Supaman Spreads Good Medicine at EKU

Published on November 25, 2022

Christian Takes Gun Parrish, also known as Supaman, may not wear a cape or have superpowers, but he is a hero through his ability to celebrate the rich histories and diverse cultures of Indigenous peoples through dance, comedy and urban hip-hop culture.

Supaman with DJ Element spread the good medicine of resiliency, love, laughter and inclusion during the Chautauqua Lecture Series event held on Thursday, Nov. 17, at Eastern Kentucky University. The Dr. Bruce MacLaren Chautauqua Lecture Series explores the interdisciplinary theme of “Inter/Action(s)” with guest speakers hosted throughout the academic year, including scholars, writers, performers and public figures in a variety of areas. The Supaman lecture was the series’ keynote performance for Native American Heritage Month.

“His overriding message—about the value of respect, honor and love, about taking responsibility and making good choices, and about celebrating the present moment—is truly universal, but it takes a special person and a spirit as generous and talented as Supaman to bring this kind of message home and really make it resonate and stick,” said Dr. Erik Liddell, Chautauqua lecture coordinator. “It’s obviously difficult to confront big problems and tragedies, culturally and personally, but what makes it possible is when we understand this as our shared human condition and we embrace the challenges of life together, drawing on respect, honor and love, for others, for ourselves, for all creation.”

Born in Seattle, Washington, and growing up in Crow Agency, Montana, Supaman faced several challenges as his parents struggled with sobriety. He and his siblings spent time in foster care. His father lived in a cycle of addiction and eventually took his own life. Supaman realized at a young age the effects of addiction.

“It breaks the hearts of people you love the most,” he said. Supaman did not let this define him, and instead uses it as an opportunity to share his story.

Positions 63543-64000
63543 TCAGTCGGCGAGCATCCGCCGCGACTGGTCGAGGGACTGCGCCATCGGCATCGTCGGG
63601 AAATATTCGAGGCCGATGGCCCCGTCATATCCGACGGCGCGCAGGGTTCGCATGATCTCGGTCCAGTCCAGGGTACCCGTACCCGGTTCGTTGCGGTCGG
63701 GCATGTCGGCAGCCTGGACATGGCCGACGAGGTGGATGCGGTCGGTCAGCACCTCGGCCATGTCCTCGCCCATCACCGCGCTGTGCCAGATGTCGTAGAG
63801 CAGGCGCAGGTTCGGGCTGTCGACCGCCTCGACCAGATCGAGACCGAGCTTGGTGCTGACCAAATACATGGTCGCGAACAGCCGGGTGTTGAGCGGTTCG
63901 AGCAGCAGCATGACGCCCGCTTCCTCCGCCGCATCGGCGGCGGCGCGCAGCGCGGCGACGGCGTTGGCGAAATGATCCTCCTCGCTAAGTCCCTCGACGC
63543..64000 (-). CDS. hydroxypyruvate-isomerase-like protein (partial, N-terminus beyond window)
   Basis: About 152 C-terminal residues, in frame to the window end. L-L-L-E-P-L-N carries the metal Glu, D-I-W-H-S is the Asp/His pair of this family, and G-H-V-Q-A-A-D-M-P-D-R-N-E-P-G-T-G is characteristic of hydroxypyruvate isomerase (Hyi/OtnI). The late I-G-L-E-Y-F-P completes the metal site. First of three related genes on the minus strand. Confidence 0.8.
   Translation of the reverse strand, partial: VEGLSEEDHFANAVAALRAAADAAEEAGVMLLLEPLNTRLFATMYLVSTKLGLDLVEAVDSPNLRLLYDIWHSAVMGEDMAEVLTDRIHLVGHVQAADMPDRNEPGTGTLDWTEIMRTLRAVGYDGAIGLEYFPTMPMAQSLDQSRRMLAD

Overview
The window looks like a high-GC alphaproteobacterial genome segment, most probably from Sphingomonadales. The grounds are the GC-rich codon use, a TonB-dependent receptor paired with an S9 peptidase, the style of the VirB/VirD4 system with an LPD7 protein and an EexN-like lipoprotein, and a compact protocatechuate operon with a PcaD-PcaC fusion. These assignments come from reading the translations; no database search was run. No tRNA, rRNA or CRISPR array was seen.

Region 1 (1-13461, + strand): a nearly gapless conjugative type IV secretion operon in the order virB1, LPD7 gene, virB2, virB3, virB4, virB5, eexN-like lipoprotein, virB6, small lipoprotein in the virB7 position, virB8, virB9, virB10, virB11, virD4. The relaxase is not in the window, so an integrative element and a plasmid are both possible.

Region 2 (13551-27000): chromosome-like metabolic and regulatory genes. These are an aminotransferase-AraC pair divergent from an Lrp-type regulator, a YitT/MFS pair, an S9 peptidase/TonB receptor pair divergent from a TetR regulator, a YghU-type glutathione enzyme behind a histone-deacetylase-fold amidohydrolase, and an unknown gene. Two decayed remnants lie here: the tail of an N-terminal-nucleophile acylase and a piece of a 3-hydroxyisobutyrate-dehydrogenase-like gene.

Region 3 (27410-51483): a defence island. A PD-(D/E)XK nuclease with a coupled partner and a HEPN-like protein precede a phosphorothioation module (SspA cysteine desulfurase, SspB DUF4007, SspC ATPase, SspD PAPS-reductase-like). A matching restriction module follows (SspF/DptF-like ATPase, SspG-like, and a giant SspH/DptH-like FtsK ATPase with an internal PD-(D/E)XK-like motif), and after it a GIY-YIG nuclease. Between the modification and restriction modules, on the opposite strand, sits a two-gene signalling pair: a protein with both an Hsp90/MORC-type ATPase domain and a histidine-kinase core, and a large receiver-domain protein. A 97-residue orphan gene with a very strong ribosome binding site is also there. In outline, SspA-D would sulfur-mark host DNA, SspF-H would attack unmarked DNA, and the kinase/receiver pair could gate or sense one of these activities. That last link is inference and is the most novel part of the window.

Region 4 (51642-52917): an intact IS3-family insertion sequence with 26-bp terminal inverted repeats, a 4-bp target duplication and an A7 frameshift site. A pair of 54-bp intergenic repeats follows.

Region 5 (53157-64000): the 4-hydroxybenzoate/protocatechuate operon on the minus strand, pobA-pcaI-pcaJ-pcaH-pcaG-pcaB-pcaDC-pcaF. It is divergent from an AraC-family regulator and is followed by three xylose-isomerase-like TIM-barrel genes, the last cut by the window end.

“It was incredible to see how interactive the Supaman experience was,” said EKU senior broadcasting and electronic media major Joseph Becher. “I think it’s really powerful his relationship with alcoholism and his family. It’s nice to see people that have been on the dark side of that and come back and have a positive influence on people around them.”

Supaman’s goal is to create “good medicine,” which he says is music that is good for the soul and can serve as a remedy for healing. Supaman played several modern-day “medicine songs” and closed the performance with a prayer.

“I love the way this man blends tradition, old ways and modern ways to get the youth to care and to get the youth involved in bringing this medicine back to all of the people of Turtle Island (North America),” said Ashley Neff, a fan from Rockcastle County. “Because that’s what it’s about, it’s about loving each other. One heart, one mind, one love. Absolutely fabulous show.”

All Chautauqua Lectures are free and open to the public. For more information about the Dr. Bruce MacLaren Chautauqua Lecture Series at EKU and the 2022-23 schedule of speakers, visit chautauqua.eku.edu.